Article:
Wat Pho is one of the largest Wats in Bangkok, and is quite famous for its large reclining Buddha with inscriptions of this former university’s teachings on the feet of the statue. However, while the Wat and the Buddha may be popular tourist stops, just separate from the temple itself and around the back lay the monks’ quarters, where quiet lanes house monks praying and going about their daily work. Also, taking the back entrance to the Wat from Maharat Road instead of the grand front entrance along Thai Wang Road will lead you to a quieter area of the Wat without the throng of tourists lining up to see the reclining Buddha. Out back there are fountains, small chedis, salas and shrines. This is the temple school area and there is even a basketball court where sometimes you will see monks shooting some hoops in their brilliant orange robes. It is a quiet place for relaxing and taking in the beautiful architecture of the monastery.

When you are in Bangkok, walk as much as you can. Do not do as most tourists and visitors who only move by taxi or tuk-tuk. Walking around Bangkok, you will find more interesting things than you have ever imagined. The hidden Bangkok is really not far from the tourist streets but there are no tourists there. Just a couple of blocks from the main roads, you will find rows of market stalls and restaurants with more authentic foods, people and goods than the tourist traps can offer.

Chulalongkorn University campus is worth a visit for a leisurely stroll. Since the 90'ies when many buildings were under construction, the area has become much quiter and more park-like. Today the campus is green with grass and treelined ways, and faculty houses and dormitories have acquired patina. The little sois around the campus have many student's coffee houses and ice cream bars. It is a good idea to walk through the campus to Siam Square, where clothes stores sell university student's uniforms and the Chulalongkorn bookstore is located.

Phahon Yothin soi 7 is also known as soi Ari. You will reach it by Sky Train - there is a station of the same name as the soi. This is a great place to experience the real Bangkok at street level, not least gastronomic-wise. Soi Ari is rather quiet in the daytime, so come in the early evening, when the area gets lively. - Walking west on the main soi will take you past an uncountable number of tiny shops, food stalls, knick-knack stores and a pletora of other things for sale. Some of the best food options here are rice dishes with duck, chicken or beef and a wide variety of boiled, fried, barbecued and roasted snacks. Hordes of motorcycle taxis and tuk-tuks are battling cars for a piece of the road, school children, office workers walk home or eati before they start to, beggars, construction workers and the odd elephant. You will not be bored … The area has many sub-sois. Most of them contain condos and apartments, but still there are a few small cafes and eateries scattered around. Most of these small sois are heavily treed which is a rarity in Bangkok. This makes the area a good place to stroll around and explore the neighborhood.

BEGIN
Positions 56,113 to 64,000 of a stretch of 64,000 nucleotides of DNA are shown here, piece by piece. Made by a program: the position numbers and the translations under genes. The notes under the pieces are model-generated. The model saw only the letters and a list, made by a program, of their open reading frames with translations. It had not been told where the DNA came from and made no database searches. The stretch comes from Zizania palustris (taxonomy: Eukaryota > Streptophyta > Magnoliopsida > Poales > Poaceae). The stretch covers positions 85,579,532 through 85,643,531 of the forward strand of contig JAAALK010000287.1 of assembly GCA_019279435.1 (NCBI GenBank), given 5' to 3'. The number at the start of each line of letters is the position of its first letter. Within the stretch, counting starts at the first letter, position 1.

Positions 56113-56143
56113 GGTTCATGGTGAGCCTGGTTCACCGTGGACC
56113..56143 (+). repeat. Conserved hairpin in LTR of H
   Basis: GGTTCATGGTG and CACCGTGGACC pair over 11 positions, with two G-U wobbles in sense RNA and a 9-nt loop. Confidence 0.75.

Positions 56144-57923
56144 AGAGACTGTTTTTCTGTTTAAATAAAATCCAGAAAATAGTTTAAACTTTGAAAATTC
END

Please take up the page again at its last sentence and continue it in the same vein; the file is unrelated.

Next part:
Benjasiri Park is a little oasis amid the raging city traffic, situated west of Emporium shopping center. Get off at Phrom Phong Skytrain station. Here you’ll find grassy areas to take a nap and a large pond in the middle. If you come during the late afternoon and early evening, you can see crowds of people taking part in group aerobics, Tai-Chi or strolling with their families. Check out the teams playing the acrobatic game of takraw, a kind of cross between volleyball and football.

Underneath the same station via exit 4 is soi 24, where you can find the famous restaurant Lemongrass. Just before that, you'll find a small dead-end soi running past a tiny 7-11. Inside this soi are two well stocked used bookstores. The first is on the right and simply has a sign in the window saying Book. You find books in many languages here. Across from this is Thaibrary. Thaibrary both sells and loans out books, and the space is clean and relaxed. Tea and internet service are available also.

Wat Tubtim is an unusual riverside fertility shrine worth visiting.

Klong Toei is a district of substandard housing in central Bangkok, by the Chao Praya River. Here you can experience Bangkok's largest shantytown with the last remnants of old wooden houses, narrow lanes, children bathing. Klong Toei is also the name of a major market, which is not touristic. It is Bangkok's largest wet market, open from before dawn to nightfall. The early morning is the most interesting time to visit. Chances are you’ll be the only foreigner wandering around. And be warned: the meat section (particularly the chickens) is not for the squeamish. Behind Khlong Toei is Penang Market, known for its very cheap electrical goods.You will find the market by the metro station Khlong Toei on Rama IV Road.

Banglamphu is an old section of the city near the river which offers ’secret Bangkok’ mini-universes for free. It is very close to the carnivalesque backpacker ghetto of Khao San Road.

The graceful suspension bridge that spans the Chao Praya River is modern and stately at the same time. No matter when you see it, the smoggy city air makes the sky and the river blur into the one seamless concrete-grey mass.